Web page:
EMI Could Get Snared In Catch 22

Although EMI is fully expected to return with a raised bid for Warner Music, each new approach from the British music company is likely to push its U.S. rival’s share price even higher.

After having a US$28.50 per share bid rejected, most U.K. business analysts are expecting EMI chairman Eric Nicoli to return to the table offering US$30 – valuing Warner at about US$4.5 billion – despite murmurings from some of his company’s major institutional shareholders.

Many Wall Street bankers are saying it still won’t be enough and that the Warner board may hang out for US$33 dollars per share, The Observer reported.

That could be unacceptable to some of EMI’s London-based shareholders, who are said to be nervous that Nicoli and chief executive Alain Levy could overpay for Warner.

They’re concerned that a gap has opened up between the two sides about the level of cost savings that could be extracted after a merger.

EMI is understood to be banking on at least US$200 million, but Warner is pitching the figure at about double that.

The extent of the cost savings is critical, as much of Warner’s stock price rise has been fuelled by speculation about a merger with the U.K. company.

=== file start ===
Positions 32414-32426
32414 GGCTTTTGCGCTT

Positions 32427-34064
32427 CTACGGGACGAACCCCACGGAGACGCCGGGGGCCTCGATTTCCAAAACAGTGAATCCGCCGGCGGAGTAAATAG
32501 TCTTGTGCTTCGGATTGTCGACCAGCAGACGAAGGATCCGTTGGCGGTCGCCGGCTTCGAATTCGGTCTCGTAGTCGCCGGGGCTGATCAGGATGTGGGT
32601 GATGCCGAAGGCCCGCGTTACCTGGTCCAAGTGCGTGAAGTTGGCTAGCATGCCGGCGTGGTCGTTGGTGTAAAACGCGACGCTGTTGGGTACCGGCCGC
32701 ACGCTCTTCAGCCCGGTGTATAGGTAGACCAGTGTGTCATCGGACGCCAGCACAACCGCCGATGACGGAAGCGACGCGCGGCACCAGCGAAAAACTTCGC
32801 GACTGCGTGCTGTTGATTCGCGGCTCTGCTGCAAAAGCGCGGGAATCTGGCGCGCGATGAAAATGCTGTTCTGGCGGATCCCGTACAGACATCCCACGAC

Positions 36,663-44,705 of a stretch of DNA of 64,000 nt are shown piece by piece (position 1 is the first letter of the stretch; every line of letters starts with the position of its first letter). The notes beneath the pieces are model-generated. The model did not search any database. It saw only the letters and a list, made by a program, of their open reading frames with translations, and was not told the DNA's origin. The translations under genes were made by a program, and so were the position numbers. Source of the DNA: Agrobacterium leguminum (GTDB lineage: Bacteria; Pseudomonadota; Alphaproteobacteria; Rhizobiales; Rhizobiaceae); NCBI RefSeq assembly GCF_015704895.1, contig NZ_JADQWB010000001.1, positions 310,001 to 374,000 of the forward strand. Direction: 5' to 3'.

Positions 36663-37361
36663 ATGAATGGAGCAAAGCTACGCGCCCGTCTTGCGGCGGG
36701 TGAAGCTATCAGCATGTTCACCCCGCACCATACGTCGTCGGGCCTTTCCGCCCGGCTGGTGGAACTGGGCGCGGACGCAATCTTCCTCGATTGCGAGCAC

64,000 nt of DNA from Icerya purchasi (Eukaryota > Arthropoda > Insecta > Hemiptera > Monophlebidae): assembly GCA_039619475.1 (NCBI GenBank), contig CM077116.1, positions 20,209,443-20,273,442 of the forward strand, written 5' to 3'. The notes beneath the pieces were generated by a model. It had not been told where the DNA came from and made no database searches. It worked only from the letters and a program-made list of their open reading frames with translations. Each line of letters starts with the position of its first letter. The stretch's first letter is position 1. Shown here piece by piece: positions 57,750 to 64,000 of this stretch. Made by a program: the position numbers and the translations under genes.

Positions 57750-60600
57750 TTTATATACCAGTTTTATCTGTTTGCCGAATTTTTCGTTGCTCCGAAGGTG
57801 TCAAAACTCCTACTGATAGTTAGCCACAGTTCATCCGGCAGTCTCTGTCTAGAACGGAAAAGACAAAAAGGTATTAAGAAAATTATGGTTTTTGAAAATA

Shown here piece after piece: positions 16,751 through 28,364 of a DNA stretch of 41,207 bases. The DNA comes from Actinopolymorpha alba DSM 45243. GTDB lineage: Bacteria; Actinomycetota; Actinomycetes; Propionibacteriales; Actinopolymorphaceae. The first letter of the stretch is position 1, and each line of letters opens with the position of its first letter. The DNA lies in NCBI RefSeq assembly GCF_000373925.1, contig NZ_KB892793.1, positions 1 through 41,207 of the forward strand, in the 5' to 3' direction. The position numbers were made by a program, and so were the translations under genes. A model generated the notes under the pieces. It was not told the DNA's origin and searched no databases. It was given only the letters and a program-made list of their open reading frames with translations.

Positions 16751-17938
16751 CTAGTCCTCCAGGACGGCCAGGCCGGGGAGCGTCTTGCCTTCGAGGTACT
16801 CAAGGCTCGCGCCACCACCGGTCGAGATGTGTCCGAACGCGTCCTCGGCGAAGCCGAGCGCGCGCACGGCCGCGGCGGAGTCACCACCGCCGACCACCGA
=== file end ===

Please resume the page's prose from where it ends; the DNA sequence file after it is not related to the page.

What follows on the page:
Based on share price alone, Warner is overvalued and its stock might fall sharply if EMI was to go cold on the deal.

Warner chief exec Edgar Bronfman Jr. and private equity investors including Thomas H. Lee Partners, Bain Capital and Providence Equity Partners – which collectively own about 75 percent of the U.S. company’s stock – will be hard put to find another bidder offering such a huge premium on the US$2.6 billion they paid for Warner a couple of years ago.

To avoid over-gearing EMI’s balance sheet or forcing it to raise funds via a rights issue, the merged group could sell one of the two massive publishing companies it would then own. The U.S. and European monopolies commissions would certainly insist upon this.

Either would be valued at about US$1 billion.

John Gammon